From a mere 7 feet above sea level at Waterfront Park to 48′ at the airport, the closest thing we have to mountains are molehills compared to South Carolina’s highest point of 3,553 feet: Sassafras Mountain.

This beautiful summit upstate in Pickens county gives a stunning view of the surrounding Blue Ridge- some of the oldest mountains on Earth. Estimated to be over a billion years old, the Appalachians were once much, much taller but years of erosion have shaved them down to their now rounded, and much shorter peaks.. 

The Palmetto State’s highest point resides upstate near the border of North Carolina.

Today, the new kid on the block, Mt. Everest, with a geologically young age of approximately 60 millions years old, reigns as the highest point above sea level in the world. However, its claim to the “tallest mountain on Earth” is complicated.

There’s no denying that its elevation, or altitude, of 29,032 feet above sea level is greater than any other peak, but it is not the tallest mountain in the world.  That prize goes to Mauna Kea, a dormant volcano in Hawaii. While it towers roughly 14,000 feet above the island, much of its height lies submerged below sea level. From its base well underneath the Pacific to the summit, Mauna Kea measures in at 33,484 feet- over 4 thousand feet taller than Mt. Everest.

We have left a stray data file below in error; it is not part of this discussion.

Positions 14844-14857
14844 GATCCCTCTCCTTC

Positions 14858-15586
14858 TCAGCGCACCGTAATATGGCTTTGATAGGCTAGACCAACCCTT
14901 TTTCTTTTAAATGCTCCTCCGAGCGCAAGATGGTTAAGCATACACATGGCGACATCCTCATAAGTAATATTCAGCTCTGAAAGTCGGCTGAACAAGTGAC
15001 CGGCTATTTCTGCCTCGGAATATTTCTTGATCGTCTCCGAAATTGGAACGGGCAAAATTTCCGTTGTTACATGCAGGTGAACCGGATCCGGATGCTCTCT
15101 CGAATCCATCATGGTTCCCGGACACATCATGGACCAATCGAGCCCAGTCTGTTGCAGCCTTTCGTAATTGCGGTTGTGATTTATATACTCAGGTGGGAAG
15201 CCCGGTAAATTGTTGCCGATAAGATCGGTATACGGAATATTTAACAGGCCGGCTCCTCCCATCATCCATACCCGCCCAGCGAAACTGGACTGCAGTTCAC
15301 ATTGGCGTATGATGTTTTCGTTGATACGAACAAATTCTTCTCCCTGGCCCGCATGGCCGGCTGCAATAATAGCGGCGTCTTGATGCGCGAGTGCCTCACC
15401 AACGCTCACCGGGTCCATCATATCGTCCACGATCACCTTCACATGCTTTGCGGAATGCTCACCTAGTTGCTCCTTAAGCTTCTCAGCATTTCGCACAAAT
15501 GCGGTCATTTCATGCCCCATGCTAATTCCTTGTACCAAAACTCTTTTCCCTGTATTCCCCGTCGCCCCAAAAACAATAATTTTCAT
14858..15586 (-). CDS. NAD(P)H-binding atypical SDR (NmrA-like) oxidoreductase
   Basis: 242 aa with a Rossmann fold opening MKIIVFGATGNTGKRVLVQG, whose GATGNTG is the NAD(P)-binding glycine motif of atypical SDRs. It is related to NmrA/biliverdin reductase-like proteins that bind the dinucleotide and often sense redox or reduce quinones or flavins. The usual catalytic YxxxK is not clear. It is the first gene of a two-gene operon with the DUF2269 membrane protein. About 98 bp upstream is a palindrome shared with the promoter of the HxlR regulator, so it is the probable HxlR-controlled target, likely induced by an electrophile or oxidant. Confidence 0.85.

Technically the tallest mountain on Earth, Mauna Kea’s peak is less than half as high as Mt. Everest.

While Mt. Everest has a higher altitude, and Mauna Kea is taller- there is one mountain you’ve never heard of that beats them both as the highest point on Earth. You see, our planet isn’t perfectly spherical- it bulges in the middle, like this beach ball! If we take this equatorial bulge into account, Mount Chimborazo, lying just one degree south of the equator in Ecuador, becomes the “world’s highest point above the center of the earth.”

I swear this is the last fake out.
If you consider the tallest peak as “closest point on Earth to the sun,” Mount Chimborazo is your guy…or mountain.

Mt. Everest, located at 28 degrees north doesn’t even come close when measured this way. Directly comparing the two above sea level shows how this way of measuring heights can be misleading- but still accurate. 

But no matter how you define the “highest mountain,” pretty much anything is taller than what we have here in the Lowcountry!

Storm Team 2 Meteorologist David Dickson